Thursday, 8 December 2011

Two signs of shifting winds

Obama made a populist-sounding speech this week in Kansas, just down the way from the John Brown memorial. If Americans still studied history, this would not be the first figure one would expect a politician to be associating with, given that if the man were alive today, he’d be sitting in a 4 x 4 cell in Guantánamo.

But I digress. Obama had a lot to say about the unfairness of our current tax and income structure and even summoned the ghost of Teddy Roosevelt (not the conqueror, the trust-buster). He praised the ‘largest middle class’ the world had ever known, foreshadowing his prompt acknowledgment that the ‘basic bargain’ generated by the Depression and the war to create said middle class has ‘eroded’. So far, no earth-shaking novelties. His critique is red meat for the Democratic base: the benefits of growth have flowed to the top while ‘everybody else’ is struggling. OMG, the man is about to ‘mic check’ and carry his sleeping bag down to Zucotti Park.

It gets better: ‘breathtaking greed’, ‘hard work stopped paying off’, ‘those at the very top grow wealthier than ever before’. Obama’s rhetoric is back to 2008—would he perhaps be running for office?

The creepy part of Obama’s speech, however, is how mismatched his lofty words are from his own actions. This is the guy who held perhaps the most powerful cards since the 1930s to break the power of the financier class that he now criticizes when the banksters crawled to Washington pleading for a lifeline to save their institutions. Instead of extracting real concessions and curbing their power, what did he do? He permitted Geithner and Bernancke to pour cash into the largest banks virtually in secret (the details are coming out only now with Bernancke feverishly resisting); perpetrators like Goldman Sachs suffered no haircuts on AIG exposures; banker bonuses a year after the crisis were as obscenely huge as ever; no investigation has been conducted into the sneaky mortgage practices that Obama now dares to criticize, and the few serious attempts to do so (Schneiderman in new York, Coakley in Massachusetts, Masto in Nevada) face concerted Administration attempts to undermine them; no Justice Department prosecutions have been brought against any major players; Elizabeth Warren, the consumers’ advocate, was boxed into a corner and marginalized; mortgage relief for homeowners has been a fraud via easily-gamed programs like HAMP; and on and on.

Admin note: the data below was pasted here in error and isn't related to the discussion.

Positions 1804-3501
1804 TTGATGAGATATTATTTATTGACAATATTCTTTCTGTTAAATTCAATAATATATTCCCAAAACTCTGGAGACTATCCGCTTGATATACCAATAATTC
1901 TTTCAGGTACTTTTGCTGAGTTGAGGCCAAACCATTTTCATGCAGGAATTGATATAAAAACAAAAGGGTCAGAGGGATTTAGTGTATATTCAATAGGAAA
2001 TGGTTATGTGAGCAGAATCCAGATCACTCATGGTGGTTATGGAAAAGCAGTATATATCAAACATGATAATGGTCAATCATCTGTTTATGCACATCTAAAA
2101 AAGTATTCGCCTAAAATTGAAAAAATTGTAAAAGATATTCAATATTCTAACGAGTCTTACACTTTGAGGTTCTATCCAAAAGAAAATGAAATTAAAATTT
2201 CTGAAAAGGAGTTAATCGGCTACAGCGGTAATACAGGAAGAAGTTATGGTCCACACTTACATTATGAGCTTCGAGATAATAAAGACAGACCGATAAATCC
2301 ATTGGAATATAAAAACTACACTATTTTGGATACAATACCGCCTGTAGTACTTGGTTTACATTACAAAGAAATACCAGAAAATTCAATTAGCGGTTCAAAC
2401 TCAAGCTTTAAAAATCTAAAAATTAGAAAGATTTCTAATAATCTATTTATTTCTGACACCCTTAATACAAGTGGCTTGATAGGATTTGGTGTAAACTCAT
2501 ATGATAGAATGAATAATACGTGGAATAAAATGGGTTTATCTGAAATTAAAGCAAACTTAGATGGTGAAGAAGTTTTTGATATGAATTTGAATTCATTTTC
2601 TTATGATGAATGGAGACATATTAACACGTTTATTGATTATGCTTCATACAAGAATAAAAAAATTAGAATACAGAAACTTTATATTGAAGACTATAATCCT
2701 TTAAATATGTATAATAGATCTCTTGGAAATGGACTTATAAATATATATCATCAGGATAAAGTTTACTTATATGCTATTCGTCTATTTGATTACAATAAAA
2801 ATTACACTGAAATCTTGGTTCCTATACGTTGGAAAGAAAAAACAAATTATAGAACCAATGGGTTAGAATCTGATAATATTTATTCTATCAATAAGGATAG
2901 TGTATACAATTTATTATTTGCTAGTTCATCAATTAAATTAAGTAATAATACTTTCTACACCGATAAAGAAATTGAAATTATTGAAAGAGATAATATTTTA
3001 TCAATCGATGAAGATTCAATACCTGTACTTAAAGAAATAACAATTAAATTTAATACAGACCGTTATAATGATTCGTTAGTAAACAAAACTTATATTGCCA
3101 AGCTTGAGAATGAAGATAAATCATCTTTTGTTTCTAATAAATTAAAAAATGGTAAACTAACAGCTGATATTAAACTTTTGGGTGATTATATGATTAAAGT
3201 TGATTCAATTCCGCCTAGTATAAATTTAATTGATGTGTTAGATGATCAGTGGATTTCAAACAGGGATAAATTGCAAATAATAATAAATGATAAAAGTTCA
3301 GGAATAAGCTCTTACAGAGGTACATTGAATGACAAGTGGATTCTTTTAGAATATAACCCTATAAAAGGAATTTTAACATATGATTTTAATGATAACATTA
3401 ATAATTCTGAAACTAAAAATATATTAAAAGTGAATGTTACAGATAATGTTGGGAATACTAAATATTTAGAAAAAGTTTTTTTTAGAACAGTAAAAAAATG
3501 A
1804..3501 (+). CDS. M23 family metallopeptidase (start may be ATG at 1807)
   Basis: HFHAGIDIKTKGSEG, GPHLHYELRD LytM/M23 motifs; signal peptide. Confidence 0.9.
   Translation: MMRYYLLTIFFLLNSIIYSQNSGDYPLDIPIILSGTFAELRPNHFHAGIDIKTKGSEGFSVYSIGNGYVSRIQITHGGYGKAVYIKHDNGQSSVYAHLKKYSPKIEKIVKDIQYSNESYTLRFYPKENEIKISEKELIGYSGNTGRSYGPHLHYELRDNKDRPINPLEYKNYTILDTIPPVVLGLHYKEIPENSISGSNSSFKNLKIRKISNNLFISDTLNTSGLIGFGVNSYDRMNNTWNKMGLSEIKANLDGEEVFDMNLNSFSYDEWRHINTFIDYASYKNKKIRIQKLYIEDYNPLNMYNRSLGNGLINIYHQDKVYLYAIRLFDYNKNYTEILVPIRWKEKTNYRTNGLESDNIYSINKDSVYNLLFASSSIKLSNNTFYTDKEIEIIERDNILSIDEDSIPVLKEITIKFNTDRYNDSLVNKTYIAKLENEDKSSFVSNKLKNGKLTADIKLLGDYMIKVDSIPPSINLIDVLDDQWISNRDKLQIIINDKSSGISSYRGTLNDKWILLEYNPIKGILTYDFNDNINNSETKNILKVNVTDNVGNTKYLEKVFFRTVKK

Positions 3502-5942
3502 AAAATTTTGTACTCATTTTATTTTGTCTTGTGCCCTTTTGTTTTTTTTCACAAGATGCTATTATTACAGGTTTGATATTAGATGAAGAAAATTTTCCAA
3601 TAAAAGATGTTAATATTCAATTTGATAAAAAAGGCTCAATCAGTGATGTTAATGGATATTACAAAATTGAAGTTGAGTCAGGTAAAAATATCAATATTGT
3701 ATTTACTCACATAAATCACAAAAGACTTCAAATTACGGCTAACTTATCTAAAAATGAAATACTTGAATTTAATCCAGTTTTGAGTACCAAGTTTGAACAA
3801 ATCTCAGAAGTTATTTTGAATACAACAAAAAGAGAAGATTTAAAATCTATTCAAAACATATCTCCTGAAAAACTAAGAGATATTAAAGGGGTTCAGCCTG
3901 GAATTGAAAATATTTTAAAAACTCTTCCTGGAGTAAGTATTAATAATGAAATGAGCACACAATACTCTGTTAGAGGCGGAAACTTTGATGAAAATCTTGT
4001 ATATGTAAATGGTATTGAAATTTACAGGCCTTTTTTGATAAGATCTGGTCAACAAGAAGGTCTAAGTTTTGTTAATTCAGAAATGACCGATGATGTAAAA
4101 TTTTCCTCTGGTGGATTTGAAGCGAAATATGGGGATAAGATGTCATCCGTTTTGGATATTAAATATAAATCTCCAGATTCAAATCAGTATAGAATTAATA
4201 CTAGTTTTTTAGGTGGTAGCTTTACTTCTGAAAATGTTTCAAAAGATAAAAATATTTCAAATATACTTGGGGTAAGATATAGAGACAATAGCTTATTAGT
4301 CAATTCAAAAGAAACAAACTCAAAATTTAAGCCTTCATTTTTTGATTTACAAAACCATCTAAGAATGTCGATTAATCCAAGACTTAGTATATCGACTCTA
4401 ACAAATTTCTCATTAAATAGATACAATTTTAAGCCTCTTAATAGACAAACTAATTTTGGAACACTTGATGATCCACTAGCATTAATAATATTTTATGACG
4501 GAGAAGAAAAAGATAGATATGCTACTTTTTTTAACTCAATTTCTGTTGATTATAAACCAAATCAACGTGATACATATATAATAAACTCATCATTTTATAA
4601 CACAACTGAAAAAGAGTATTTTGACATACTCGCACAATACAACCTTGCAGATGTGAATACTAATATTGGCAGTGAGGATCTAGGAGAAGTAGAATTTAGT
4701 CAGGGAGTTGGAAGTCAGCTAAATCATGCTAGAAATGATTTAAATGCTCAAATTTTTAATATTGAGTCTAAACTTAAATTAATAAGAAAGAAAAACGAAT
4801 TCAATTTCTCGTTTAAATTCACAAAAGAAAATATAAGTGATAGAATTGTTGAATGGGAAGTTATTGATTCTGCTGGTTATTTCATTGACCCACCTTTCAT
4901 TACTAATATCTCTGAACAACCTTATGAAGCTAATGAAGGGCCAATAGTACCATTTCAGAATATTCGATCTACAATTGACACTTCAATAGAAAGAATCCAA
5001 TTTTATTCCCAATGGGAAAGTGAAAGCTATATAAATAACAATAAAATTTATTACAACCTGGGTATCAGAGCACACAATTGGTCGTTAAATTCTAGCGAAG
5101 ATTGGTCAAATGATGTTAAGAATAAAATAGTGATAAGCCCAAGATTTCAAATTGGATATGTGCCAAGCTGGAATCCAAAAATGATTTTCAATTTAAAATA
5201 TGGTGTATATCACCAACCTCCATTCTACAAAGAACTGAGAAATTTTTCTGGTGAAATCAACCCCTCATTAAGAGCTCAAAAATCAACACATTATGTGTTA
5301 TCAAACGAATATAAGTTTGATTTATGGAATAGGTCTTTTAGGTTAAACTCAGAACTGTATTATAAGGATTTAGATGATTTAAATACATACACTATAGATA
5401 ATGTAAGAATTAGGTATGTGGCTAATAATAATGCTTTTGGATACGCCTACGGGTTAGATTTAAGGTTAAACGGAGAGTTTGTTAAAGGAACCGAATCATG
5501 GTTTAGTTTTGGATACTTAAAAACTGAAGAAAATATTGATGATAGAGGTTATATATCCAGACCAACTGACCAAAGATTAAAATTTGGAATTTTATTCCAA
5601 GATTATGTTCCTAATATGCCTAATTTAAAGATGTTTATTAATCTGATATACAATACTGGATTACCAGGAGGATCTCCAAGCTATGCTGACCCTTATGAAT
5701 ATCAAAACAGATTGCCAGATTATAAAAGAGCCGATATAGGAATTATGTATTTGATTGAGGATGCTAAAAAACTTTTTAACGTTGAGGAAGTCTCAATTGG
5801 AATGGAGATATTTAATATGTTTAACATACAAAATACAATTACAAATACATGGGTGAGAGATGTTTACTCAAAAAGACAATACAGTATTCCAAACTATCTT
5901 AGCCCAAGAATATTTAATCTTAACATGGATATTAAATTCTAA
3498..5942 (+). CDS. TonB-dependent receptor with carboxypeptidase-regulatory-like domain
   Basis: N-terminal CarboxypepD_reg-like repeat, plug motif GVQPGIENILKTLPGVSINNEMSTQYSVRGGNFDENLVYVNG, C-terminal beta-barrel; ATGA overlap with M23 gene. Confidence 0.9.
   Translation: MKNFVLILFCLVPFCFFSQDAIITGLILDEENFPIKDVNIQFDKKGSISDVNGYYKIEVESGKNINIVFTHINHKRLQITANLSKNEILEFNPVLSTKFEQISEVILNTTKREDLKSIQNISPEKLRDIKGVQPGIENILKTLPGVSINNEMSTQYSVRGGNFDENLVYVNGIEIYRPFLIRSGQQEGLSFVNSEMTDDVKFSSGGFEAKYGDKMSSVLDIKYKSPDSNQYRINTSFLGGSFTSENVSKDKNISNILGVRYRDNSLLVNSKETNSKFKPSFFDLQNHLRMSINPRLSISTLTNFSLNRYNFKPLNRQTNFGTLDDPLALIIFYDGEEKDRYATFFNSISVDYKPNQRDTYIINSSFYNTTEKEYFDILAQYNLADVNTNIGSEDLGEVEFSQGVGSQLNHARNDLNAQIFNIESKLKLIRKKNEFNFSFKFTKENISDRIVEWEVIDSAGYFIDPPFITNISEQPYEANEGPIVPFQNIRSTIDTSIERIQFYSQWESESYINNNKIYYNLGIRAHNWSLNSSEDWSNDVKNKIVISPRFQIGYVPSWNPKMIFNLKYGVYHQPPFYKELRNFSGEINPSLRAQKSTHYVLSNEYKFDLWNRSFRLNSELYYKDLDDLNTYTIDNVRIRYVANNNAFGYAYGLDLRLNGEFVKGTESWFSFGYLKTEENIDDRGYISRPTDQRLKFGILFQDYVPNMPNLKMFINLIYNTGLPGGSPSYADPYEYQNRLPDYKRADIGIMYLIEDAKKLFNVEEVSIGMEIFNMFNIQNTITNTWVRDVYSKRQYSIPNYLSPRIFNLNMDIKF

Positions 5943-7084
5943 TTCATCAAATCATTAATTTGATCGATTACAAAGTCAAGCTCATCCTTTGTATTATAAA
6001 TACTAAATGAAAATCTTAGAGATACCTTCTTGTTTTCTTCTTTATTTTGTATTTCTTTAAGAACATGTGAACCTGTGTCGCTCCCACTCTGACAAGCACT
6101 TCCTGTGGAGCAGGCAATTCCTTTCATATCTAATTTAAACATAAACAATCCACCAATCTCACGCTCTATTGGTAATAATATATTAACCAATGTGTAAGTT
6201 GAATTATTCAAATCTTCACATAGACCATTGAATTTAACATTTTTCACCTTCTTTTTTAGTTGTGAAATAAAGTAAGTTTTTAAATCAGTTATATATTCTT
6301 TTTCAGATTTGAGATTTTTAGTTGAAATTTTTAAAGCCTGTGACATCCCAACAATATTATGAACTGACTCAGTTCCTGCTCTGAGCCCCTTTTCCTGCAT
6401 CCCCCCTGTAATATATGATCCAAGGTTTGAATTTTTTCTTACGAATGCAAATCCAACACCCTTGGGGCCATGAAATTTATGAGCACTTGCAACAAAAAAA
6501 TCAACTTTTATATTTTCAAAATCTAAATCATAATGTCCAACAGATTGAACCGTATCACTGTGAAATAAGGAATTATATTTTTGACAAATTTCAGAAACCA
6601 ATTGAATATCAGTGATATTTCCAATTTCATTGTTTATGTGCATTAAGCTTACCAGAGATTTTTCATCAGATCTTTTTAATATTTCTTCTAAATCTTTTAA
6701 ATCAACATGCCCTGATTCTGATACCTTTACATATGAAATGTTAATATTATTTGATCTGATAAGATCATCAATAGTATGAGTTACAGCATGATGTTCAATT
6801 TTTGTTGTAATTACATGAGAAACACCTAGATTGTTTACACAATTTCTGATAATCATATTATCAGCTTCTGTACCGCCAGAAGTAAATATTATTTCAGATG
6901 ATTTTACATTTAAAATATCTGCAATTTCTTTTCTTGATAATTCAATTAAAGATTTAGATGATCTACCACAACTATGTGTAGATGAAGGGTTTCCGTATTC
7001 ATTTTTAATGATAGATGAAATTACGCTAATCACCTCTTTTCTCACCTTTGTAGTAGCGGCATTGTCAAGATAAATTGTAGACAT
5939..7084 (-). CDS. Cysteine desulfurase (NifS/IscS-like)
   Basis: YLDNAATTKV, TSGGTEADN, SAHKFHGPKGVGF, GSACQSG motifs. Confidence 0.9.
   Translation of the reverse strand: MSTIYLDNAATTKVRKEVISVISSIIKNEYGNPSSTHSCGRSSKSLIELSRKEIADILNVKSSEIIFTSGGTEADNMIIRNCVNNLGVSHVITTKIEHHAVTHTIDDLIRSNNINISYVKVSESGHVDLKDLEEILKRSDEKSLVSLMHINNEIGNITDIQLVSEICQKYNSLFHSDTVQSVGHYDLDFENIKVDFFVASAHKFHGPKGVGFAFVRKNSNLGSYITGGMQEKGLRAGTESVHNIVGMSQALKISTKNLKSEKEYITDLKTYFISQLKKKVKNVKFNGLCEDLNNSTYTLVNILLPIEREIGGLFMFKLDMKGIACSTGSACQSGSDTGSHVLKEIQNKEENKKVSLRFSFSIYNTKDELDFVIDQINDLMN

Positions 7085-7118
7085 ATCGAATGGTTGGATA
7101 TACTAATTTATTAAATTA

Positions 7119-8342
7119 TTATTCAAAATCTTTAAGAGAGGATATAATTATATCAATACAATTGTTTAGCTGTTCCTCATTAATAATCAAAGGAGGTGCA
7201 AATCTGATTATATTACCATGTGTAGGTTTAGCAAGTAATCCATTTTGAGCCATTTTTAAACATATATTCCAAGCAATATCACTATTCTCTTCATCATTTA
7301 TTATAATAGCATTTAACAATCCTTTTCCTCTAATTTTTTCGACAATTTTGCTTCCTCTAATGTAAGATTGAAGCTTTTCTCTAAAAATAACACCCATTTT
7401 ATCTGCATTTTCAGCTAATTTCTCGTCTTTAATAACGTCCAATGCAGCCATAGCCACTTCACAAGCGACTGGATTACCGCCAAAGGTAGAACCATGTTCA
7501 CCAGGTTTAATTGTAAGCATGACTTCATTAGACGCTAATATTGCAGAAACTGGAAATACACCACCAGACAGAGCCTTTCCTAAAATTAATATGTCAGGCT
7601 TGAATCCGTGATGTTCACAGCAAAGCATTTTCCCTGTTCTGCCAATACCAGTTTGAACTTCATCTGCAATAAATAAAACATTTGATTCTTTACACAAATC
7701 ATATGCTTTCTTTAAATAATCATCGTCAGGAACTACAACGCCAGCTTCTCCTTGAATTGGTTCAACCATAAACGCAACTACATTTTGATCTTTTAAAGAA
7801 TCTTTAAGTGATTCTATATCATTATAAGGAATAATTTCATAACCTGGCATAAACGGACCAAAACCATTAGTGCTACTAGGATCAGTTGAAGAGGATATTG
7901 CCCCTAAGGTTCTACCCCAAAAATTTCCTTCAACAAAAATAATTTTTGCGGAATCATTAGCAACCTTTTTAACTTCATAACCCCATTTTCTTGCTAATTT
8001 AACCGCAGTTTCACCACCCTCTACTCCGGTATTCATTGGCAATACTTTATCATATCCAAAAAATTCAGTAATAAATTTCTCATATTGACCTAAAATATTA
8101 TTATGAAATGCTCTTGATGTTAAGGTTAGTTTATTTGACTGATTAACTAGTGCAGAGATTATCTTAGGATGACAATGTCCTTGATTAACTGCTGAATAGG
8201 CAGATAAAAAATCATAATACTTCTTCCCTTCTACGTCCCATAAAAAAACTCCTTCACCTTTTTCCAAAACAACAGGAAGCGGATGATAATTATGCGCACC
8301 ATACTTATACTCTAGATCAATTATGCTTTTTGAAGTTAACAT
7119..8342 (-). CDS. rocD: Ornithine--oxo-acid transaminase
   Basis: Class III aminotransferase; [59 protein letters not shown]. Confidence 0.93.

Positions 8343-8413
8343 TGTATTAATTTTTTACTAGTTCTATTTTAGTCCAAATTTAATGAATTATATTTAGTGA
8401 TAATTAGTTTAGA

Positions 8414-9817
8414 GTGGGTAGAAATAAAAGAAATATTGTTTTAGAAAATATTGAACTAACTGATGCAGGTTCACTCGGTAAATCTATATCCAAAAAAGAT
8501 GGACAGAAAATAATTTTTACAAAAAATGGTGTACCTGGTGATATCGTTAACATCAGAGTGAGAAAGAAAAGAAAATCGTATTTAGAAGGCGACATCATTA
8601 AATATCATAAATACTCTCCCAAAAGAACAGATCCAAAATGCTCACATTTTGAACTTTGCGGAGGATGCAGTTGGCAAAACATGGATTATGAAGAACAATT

Obama talks a good game, especially when he wants votes. Maybe he even believes that stuff, which some people will care about. (I don’t.) But in wielding vast executive powers at a time when the entire country would have supported actions to alleviate the gross unfairness embedded in our system, Obama buckled. He folded while holding a straight flush and now wants us to take his rhetorical flights at face value.

Meanwhile, here in New York State our governor has just shifted gears as well. After weeks of insisting that tax breaks for the state’s millionaires’ were sacrosanct, Andrew Cuomo announced yesterday that Albany’s huge budget deficit requires that the super-rich pay some, too. It’s not a great deal, but Cuomo saw the need to use the word ‘fair’ or ‘fairness’ three times in his 60-second sound bite.

This shows the impact of the Occupy movement and the growing consensus that the system is stacked against the 99%. But it’s far too early to crow victory. This is a tactical retreat by the Democratic accomplices of big money, not a change of heart. There is no rediscovery of the core value of a progressive tax system that provides social services, and public transport, education, environmental protection and infrastructure will continue to absorb the costs of the financial crisis and the radically resliced pie that is now becoming a permanent feature of our class society.

Meanwhile, the GOP circus makes it pathetically easy for ambitious Dems to don the heroic robes of people’s champion while doing very little. With a cariacature like Newt Gradgrind—er, I mean Gingrich leading the opposition and calling for the return of child labor, it’s pretty simple to look humane by contrast. But no one should expect praise for endorsing the Emancipation Proclamation or the abolition of foot-binding.

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